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Decline of arbuscular mycorrhizal fungi in northern hardwood forests exposed to chronic nitrogen additions

van Diepen, Linda T.A., Lilleskov, Erik A., Pregitzer, Kurt S., Miller, R. Michael
The new phytologist 2007 v.176 no.1 pp. 175-183
Acer, aboveground biomass, carbon, correlation, energy, fatty acids, hardwood forests, mycorrhizal fungi, nitrogen, phospholipids, roots, soil, vesicular arbuscular mycorrhizae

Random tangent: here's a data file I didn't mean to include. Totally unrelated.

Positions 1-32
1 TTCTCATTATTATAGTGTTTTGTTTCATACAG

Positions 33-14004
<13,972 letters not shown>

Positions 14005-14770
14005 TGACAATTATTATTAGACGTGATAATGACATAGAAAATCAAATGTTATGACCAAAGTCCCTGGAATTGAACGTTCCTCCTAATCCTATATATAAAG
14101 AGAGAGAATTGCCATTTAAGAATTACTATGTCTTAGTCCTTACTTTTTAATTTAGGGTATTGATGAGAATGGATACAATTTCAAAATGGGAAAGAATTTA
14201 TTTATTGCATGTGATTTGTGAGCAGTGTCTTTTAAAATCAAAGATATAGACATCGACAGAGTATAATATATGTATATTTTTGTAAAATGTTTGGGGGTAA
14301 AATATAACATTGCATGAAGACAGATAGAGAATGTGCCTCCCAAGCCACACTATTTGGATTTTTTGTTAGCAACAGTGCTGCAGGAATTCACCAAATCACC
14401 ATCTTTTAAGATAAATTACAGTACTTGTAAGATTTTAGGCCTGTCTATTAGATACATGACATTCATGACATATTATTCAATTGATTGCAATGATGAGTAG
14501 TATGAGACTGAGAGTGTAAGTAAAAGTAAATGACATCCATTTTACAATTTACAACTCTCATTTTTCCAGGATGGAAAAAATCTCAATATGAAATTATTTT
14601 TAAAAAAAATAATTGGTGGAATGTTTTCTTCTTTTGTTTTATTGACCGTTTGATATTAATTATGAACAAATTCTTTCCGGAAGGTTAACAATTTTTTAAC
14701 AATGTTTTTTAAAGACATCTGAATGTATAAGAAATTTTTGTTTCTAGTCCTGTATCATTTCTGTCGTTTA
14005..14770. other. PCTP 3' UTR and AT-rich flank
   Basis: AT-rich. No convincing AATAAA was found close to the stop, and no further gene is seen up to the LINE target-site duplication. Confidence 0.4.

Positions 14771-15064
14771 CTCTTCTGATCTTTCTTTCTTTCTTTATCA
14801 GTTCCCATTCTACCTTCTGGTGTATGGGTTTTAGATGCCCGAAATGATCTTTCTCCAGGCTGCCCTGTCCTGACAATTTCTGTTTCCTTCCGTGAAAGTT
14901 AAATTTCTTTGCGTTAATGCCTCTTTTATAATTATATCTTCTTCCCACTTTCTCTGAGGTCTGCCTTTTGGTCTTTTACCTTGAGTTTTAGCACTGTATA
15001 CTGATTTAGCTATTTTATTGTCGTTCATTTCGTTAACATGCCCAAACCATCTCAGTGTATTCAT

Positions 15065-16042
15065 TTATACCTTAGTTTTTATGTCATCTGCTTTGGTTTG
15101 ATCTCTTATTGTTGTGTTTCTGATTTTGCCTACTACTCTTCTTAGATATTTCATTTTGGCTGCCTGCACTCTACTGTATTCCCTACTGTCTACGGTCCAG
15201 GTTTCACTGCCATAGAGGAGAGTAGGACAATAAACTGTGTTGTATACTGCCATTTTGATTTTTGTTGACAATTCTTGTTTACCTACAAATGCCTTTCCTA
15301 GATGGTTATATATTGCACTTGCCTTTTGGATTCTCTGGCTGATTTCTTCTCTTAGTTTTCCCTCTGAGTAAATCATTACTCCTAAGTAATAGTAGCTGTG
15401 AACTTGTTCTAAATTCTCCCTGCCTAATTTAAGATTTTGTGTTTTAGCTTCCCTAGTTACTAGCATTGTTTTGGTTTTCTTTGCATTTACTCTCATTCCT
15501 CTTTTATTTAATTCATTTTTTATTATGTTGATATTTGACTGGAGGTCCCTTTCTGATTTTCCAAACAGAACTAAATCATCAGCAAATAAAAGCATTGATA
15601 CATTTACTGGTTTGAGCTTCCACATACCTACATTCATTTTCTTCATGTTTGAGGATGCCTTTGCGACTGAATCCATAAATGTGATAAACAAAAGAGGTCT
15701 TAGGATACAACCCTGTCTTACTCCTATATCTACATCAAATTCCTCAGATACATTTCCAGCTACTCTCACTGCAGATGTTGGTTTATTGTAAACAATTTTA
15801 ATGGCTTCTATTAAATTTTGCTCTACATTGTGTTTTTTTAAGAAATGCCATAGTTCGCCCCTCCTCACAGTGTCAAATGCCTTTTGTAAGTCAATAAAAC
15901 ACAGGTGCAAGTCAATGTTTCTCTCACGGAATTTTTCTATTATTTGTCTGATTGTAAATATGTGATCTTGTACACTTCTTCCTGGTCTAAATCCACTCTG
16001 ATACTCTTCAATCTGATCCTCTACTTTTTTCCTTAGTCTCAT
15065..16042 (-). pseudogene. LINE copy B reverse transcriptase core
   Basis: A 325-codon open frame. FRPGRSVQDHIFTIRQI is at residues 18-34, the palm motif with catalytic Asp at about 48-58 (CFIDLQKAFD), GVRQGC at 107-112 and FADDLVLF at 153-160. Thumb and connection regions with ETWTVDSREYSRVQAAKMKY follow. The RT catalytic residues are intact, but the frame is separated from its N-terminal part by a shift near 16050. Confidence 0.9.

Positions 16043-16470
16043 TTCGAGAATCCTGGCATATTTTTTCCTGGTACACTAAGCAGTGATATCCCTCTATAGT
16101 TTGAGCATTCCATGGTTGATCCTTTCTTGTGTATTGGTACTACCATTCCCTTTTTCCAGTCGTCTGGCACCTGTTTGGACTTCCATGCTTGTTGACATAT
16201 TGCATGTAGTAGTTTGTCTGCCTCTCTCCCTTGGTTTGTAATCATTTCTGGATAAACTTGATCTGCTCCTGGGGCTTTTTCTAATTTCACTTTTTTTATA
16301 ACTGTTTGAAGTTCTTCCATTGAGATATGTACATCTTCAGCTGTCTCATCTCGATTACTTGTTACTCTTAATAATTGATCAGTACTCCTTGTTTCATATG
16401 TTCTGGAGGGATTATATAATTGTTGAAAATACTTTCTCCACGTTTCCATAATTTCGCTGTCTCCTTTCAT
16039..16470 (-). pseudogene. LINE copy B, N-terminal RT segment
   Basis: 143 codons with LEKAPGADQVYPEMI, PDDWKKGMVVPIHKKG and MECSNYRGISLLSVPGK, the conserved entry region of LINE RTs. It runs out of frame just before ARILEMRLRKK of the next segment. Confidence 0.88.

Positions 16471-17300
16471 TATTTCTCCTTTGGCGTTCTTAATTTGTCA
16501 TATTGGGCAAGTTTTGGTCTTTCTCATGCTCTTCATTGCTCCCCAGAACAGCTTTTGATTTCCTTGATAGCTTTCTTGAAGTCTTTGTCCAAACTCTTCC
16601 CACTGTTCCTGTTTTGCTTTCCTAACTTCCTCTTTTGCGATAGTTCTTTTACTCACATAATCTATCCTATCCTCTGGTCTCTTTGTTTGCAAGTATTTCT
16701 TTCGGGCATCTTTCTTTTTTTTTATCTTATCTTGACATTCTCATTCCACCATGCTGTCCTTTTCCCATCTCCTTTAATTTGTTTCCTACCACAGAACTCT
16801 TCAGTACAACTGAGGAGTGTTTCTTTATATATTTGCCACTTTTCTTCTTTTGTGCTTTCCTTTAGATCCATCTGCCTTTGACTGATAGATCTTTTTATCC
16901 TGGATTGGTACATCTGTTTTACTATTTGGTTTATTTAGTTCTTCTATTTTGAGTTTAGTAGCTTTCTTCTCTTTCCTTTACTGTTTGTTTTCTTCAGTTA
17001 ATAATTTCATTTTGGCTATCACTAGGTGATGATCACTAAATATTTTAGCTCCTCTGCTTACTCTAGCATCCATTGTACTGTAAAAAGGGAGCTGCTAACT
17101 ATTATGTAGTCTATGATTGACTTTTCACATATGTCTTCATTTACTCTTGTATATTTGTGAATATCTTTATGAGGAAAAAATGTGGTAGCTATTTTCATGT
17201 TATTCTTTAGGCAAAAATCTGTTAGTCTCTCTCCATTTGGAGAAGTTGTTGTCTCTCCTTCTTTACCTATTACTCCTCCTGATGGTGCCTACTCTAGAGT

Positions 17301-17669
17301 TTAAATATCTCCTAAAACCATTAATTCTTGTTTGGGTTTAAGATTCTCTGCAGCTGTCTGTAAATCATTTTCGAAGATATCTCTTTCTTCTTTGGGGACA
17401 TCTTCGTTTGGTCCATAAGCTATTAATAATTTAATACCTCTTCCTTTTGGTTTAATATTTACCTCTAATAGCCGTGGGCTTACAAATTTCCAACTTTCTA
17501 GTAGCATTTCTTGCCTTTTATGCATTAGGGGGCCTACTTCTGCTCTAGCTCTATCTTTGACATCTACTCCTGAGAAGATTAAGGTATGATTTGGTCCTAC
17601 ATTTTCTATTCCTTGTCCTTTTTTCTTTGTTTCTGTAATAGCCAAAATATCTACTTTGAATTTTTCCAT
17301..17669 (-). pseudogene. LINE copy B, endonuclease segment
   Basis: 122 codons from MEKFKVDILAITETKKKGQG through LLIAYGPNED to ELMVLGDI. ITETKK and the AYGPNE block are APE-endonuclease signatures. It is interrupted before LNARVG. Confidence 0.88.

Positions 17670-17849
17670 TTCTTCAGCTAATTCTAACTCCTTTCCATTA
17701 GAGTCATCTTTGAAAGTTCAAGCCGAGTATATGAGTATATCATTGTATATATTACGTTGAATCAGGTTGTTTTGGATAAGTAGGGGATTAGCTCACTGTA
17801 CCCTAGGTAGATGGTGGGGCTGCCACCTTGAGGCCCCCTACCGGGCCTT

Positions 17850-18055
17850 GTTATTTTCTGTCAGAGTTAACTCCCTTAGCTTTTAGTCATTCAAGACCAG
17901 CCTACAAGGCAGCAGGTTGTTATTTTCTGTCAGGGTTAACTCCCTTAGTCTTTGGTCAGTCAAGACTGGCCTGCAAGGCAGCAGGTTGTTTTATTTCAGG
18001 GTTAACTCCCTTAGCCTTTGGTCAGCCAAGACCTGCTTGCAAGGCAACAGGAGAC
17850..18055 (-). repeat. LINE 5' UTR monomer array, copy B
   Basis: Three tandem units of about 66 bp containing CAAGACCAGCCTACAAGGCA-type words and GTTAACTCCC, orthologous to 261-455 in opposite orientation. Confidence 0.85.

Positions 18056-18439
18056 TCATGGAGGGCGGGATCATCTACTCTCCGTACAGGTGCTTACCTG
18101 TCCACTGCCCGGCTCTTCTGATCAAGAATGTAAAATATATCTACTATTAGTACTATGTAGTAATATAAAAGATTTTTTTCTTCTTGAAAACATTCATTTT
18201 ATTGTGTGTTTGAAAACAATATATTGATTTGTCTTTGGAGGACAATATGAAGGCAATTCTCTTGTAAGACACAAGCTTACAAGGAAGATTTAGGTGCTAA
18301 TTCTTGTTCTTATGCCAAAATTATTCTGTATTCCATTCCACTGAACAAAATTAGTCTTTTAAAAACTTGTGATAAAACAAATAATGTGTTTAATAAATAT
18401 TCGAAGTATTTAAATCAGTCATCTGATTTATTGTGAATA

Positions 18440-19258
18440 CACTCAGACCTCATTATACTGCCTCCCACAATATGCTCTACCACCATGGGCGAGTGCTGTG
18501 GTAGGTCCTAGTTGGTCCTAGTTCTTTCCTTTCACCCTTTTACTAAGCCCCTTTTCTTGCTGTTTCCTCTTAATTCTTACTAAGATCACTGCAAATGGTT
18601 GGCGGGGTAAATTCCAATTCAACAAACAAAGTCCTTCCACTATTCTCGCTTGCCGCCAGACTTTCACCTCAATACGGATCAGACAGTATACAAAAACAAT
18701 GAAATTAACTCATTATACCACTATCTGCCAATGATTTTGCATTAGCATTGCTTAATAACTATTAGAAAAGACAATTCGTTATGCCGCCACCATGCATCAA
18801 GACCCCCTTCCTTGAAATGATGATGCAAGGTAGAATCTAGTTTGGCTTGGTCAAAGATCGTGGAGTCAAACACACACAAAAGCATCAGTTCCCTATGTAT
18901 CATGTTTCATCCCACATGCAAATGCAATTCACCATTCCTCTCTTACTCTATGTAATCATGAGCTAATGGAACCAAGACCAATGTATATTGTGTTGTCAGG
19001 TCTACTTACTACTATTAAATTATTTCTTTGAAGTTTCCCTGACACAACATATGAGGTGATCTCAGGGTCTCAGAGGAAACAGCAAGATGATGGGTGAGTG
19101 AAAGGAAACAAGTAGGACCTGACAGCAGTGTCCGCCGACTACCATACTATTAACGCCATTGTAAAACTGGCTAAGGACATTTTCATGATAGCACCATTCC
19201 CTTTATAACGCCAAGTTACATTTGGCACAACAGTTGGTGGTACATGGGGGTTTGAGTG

Arbuscular mycorrhizal (AM) fungi are important below-ground carbon (C) sinks that can be sensitive to increased nitrogen (N) availability. The abundance of AM fungi (AMF) was estimated in maple (Acer spp.) fine roots following more than a decade of experimental additions of N designed to simulate chronic atmospheric N deposition. Abundance of AMF was measured by staining and ocular estimation, as well as by analyzing for the AMF indicator fatty acid 16:1ω5c in phospholipid (biomass indicator) and neutral lipid (lipid storage indicator) fractions. Arbuscular mycorrhizal fungal biomass, storage structures and lipid storage declined in response to N addition measured by both methods. This pattern was found when AM response was characterized as colonization intensity, on an areal basis and in proportion to maple above-ground biomass. The phospholipid fraction of the fatty acid 16:1ω5c was positively correlated with total AMF colonization and the neutral lipid fraction with vesicle colonization. Decreased AMF abundance with simulated N deposition suggests reduced C allocation to these fungi or a direct soil N-mediated decline. The fatty acid (phospholipid and neutral lipid fractions) 16:1ω5c was found to be a good indicator for AMF active biomass and stored energy, respectively.